Photo illustration by Nick DeSantis / Photos by Eesha Patkar
Situated on East Bay Street, SNOB, or Slightly North of Broad, brings a little bit of their name into the dining room. More upscale than any of the other restaurants B and I have tried, the same genteel, southern hospitality abounded, ridding itself of any pretension. White table linens and fancy place settings couldn’t take away what was a wholly Southern, down home experience. Final round, ding ding ding!
Getting right into it, we feasted on cornbread for a good while, waiting for the rest of our party to arrive. Equal parts sweet and savory, it was as close to down home classic southern cornbread as I’ve had since I’ve been in Charleston. Soft and buttery, moist and dense, but not heavy, the cornbread was a perfect golden brown on the outside and maize on the inside. I almost ate too much cornbread and didn’t leave enough room for the real reason why I was there. Almost.
Nic’s picks: The shrimp and grits were served in a large bowl that was almost too large. Portion size was not a problem at SNOB, and of all the places we visited that gave the biggest portions. Gravy and raw tomatoes made another appearance, and it seems like in Charleston they are a recurring character rather than a cameo. Nonetheless, we are intrepid; we carry on. I dug into the grits. The gravy was a little oily, but not as heavy as others I had over the course of the last three weeks. I tried the tomatoes, just for the sake of trying them, and immediately pushed them off to the side. They offer nothing to the dish. Not one single thing is made better by the tomatoes.
The shrimp were the best of any of the places I ate at. They were plump and tender, full of flavor. They were also abundant, something that most places have skimped on. They were perfectly cooked to a nice opaque pink color, not too tough but still providing a nice bite and mouth feel.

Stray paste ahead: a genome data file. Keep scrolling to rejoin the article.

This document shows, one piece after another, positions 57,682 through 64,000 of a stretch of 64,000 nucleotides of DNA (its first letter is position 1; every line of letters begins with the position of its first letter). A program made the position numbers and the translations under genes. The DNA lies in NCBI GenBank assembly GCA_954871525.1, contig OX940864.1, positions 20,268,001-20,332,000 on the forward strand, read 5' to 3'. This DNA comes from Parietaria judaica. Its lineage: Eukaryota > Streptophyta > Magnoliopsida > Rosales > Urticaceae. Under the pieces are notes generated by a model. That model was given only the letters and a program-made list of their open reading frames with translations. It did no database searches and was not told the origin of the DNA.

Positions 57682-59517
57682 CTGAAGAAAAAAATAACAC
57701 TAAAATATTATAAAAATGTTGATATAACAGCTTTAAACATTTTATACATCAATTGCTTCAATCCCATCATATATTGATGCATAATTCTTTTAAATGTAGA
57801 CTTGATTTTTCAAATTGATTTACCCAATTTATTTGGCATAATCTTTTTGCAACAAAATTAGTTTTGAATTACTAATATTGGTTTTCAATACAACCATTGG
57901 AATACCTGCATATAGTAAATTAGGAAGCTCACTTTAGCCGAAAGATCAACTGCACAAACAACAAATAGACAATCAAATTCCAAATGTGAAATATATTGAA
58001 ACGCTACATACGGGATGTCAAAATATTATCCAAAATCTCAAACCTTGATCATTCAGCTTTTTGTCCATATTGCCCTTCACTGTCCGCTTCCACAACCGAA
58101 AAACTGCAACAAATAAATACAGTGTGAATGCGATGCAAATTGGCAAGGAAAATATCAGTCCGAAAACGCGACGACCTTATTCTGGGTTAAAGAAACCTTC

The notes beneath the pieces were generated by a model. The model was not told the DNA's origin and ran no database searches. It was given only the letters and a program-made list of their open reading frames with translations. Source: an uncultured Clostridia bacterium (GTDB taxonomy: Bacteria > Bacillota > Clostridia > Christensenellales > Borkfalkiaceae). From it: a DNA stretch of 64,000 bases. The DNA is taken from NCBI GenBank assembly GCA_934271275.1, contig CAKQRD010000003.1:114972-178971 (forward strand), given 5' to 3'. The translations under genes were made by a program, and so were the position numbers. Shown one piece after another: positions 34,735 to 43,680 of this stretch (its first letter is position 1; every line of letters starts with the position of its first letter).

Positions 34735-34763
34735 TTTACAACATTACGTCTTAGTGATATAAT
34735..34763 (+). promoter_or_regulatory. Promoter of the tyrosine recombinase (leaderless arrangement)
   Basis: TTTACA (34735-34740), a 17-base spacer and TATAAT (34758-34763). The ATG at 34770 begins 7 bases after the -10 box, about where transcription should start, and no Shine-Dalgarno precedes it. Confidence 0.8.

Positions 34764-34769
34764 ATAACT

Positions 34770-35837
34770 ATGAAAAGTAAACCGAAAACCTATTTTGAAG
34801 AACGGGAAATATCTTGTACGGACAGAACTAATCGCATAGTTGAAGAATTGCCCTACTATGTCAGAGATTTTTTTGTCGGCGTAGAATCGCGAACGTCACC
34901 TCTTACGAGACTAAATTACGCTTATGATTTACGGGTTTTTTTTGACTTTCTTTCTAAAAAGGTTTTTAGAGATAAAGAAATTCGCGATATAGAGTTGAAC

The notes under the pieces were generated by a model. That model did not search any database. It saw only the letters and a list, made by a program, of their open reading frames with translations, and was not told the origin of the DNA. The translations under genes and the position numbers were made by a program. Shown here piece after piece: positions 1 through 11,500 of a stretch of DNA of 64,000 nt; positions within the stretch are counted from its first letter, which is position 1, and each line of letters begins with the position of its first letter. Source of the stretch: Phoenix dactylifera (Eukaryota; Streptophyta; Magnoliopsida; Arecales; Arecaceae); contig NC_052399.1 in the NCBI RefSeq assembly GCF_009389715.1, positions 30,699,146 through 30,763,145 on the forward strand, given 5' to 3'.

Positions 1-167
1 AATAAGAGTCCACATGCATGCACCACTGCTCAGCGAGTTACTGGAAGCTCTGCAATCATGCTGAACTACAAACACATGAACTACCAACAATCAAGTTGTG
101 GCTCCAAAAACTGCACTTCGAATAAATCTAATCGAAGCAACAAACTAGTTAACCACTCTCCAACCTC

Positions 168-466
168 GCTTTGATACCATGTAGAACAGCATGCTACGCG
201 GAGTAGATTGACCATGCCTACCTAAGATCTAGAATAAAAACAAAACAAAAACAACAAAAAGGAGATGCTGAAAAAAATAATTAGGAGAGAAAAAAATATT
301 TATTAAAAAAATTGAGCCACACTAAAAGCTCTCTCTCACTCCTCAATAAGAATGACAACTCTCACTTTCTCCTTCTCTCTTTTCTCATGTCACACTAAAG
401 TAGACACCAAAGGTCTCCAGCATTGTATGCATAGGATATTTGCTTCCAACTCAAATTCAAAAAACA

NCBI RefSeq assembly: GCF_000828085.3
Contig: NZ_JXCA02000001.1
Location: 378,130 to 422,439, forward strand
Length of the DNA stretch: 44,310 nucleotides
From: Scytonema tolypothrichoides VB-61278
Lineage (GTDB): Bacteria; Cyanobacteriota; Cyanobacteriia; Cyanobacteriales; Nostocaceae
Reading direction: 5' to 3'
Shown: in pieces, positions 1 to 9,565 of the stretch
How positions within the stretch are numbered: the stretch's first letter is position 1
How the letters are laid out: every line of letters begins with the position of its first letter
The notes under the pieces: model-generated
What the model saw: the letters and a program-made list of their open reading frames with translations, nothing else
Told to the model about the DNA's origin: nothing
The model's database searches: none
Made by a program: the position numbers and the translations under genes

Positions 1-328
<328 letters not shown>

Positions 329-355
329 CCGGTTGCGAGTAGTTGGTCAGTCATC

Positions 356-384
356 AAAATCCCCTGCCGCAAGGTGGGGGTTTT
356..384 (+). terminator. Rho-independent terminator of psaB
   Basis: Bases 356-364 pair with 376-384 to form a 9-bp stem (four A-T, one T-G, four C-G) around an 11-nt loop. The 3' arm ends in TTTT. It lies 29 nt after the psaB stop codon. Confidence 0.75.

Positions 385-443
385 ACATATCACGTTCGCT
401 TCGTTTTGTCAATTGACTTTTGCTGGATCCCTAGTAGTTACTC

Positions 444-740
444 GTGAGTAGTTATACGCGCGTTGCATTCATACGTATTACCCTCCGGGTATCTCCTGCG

The grits were smooth, not too watery, but not too stiff. They had just enough texture and they contained a nice corn flavor, independent from the gravy and other accoutrements. Crispy Tasso ham provided a nice textural element, that crunch that softer dishes so desperately need to break up the monotony. It wasn’t too overpoweringly salty either, which was a nice touch. The smoked sausage was a nice thought, but with the ham and the gravy, it could have been left out altogether and it wouldn’t have been missed. There was a nice garlicky bite to the dish that other restaurants lacked, and it was a nice signature to make the dish their own.
Overall, it was a good plate of food, one of the better dishes we had through our eating tour of Charleston. While a little more upscale, SNOB definitely delivered on that down home, Southern food experience.
B’s business: From the moment the shrimp and grits were served, there was no hiding either one of our distresses at seeing yet another bowl filled to the brim with what else? Gravy and tomatoes.
Almost immediately, I automatically pushed the tomatoes to the side—by now I know the cold, juicy fruit doesn’t add any particular flavor to the grits. The gravy, however, had me torn. It had the most watery consistency of all the gravy we’ve tried, making the grits a soggy mess to pick up by fork. But it also had a good Southern flavor that reminded me of crawfish boil and shrimp boil bases used to marinated seafood back home in New Orleans. A poignant spiced yet not too salty, the gravy actually added some zest to the otherwise bland Geechie Boy grits.
Now, don’t get me wrong, who doesn’t love Geechie Boy? Yellow in color with bits of actual corn added to the taste, these might be one of the best brands of grits available. But without any additional cheese added, the grits were a bit plain when consumed separately from the bowls other contents.
Which, of course, included shrimp. Easily forgettable, these shrimp weren’t anything special as compared to the other meaty contents of the bowl that included both tasso ham and sausage that added just enough briny flavor and substance to the grits. You didn’t even need to eat the shrimp, which I also chose to avoid.
Other things to look for:
The grilled chicken was some of the best grilled chicken I’ve ever had—period. Perfectly charred on the outside while still being tender and moist on the inside, the depth of flavor between the rub and the flavor of the chicken was extraordinary. The grilled summer vegetables were okay, but the goat cheese croutons (really just battered fried balls of goat cheese) were delectable and paired perfectly with the spice in the chicken. This dish was actually better than the shrimp and grits.
Stay tuned for the action-packed conclusion and our favorite shrimp and grits picks!